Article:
In recalling childhood, we visit islands of memory that shine in a dark sea. We navigate a course from dot to dot, steering by dates and facts like stars we dimly saw back then. We guess at causes. We make up motives for other people and even for ourselves.
What follows is set in the 1950s and 1960s in upstate New York. That I lived there at that time is certain, but the story is what I choose to tell. Or is it my parents’ story? They made all the decisions. They and other family members contradict me. I quote these characters in their own words. I cite letters and documents to buttress my case. These attempts to deceive will be painfully obvious.
In 1953, my father started a new job at General Electric Company in Syracuse, New York. Pierre Boucheron, Jr. was thirty-two years old, a lean man about six feet tall, with an olive complexion. He wore his stiff, brown hair in a brush cut. A graduate of the Massachusetts Institute of Technology, he wore a class ring sculpted with a beaver, nature’s engineer.
Pierre bought a lot near the village of North Syracuse, and he hired the developer to build a new house. This man, Bellinger, called his tract Bellewood, and he named the streets after his family: Mary, Cynthia, Patricia, and so on. One Bellewood Circle, at the corner of Leroy Road, was completed the following spring. My mother Charlotte sold the house in Roslyn, Long Island, packed up, and moved her three children: Charlotte, Pierre III, and myself, a baby. While doing this, she was pregnant. Edward was born that summer after the move.
At General Electric, my father worked for the Heavy Military Electronics Department. During the twelve years he stayed, he developed color television hardware and computer applications for weapons and navigation, things for which the company acquired patents. He researched new products and methods, he traveled to manufacturing plants in the United States, Mexico and Brazil, and he studied to be a manager.
As I child, I understood none of this. My father’s work was mysterious and invisible. It took up regular hours, and it paid a salary. He left early each morning carrying a lunch box and a thermos bottle filled with hot coffee. After five o’clock, he returned home. He talked to my mother in the kitchen as she made dinner, and they drank martinis.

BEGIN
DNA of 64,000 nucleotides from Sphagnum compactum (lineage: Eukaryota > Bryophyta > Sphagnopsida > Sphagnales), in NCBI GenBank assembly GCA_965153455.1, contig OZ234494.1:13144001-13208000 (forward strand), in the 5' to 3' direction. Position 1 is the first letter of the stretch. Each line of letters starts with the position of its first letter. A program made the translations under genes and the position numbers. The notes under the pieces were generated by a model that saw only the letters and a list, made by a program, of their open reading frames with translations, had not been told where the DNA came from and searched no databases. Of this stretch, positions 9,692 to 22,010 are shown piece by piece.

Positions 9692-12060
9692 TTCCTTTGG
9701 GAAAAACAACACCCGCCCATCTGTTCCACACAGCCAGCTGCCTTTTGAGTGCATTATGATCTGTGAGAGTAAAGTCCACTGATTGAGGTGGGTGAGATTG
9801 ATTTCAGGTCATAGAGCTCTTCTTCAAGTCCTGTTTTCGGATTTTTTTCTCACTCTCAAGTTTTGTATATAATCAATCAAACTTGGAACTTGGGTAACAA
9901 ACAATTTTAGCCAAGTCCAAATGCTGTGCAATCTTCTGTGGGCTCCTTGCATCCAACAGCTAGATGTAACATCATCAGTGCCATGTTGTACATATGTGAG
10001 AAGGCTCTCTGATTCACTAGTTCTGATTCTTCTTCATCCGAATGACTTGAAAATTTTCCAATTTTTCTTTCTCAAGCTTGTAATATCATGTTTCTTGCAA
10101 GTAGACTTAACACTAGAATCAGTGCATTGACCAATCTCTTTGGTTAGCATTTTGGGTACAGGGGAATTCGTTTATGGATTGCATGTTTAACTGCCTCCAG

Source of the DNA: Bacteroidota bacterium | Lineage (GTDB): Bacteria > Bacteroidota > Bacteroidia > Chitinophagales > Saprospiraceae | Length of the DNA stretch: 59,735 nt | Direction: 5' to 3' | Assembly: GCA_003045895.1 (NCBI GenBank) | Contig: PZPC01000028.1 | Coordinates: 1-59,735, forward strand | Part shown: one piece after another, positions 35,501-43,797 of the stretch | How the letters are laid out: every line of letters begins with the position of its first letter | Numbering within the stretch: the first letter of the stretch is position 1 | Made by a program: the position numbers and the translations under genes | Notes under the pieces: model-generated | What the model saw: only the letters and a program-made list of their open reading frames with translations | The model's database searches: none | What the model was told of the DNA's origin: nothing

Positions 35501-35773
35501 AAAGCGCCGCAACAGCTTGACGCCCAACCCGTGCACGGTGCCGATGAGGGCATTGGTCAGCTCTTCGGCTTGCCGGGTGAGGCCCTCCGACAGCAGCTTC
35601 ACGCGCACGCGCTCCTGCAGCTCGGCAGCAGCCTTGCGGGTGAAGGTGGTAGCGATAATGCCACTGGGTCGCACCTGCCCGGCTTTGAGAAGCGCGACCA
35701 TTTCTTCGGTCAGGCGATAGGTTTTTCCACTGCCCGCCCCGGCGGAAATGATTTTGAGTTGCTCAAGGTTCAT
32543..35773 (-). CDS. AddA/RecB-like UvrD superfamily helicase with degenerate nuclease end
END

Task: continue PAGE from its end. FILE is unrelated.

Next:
He made the martinis in a large metal cup with a strainer coil in the lid. He loaded the cup with ice, gin and vermouth, shook it for the right amount of time, and poured the liquid into a glass shaped like a shallow cone on a stem. He added a white onion or a green olive skewered on a little plastic sword. I asked once to taste a martini. It was bitter, I made a face, and my parents laughed.
To unwind, as he said, my father gave a blow-by-blow account of his day, full of the names of men, bosses and coworkers, their rivalries and thwarted schemes, the stupidities of management, and his own accomplishments. His talk was peppered with stock phrases that haunted me. What did they mean? Why did he repeat them?
“That went over like a lead balloon,” he would say. A certain man was “a prima donna” or “God’s gift to mankind.” His boss was “our fearless leader,” to whom loyalty was due, but anyone’s “motivation” could be questioned. Proud of being an engineer—he wore a wool suit, a white shirt and a necktie to work—my father had boundless contempt for “salesmen.” His own father was a marketing director for another company, an irony that was beyond me. “That’s trivial,” was clear enough, but “six of one to half a dozen of the other” was a problem in arithmetic. Though he worked in television and often watched it, he called it “the boob tube” or “the idiot box.” Most baffling was the phrase “as sure as God made little green apples.”
One day, the thermos bottle came home filled with liquid nitrogen. At work, my father was studying a super-cooled electronic system called cryogenics. Standing in the kitchen, he did tricks with the liquid nitrogen. He inserted a rubber band, which came out brittle and shattered. He turned the bottle upside-down to pour, but the stream vaporized as it fell.
The house we lived in had one and a half stories, with two bedrooms on each floor and a steep wooden stair. With about 1500 square feet of floor space, it was substantial for the 1950s. It stood on a flat, quarter-acre lot planted with grass and flowering shrubs: lilac, mock orange, forsythia, and honeysuckle. A weeping willow tree stood in a low spot that collected rainwater. Our house was one of four models repeated throughout the subdivision.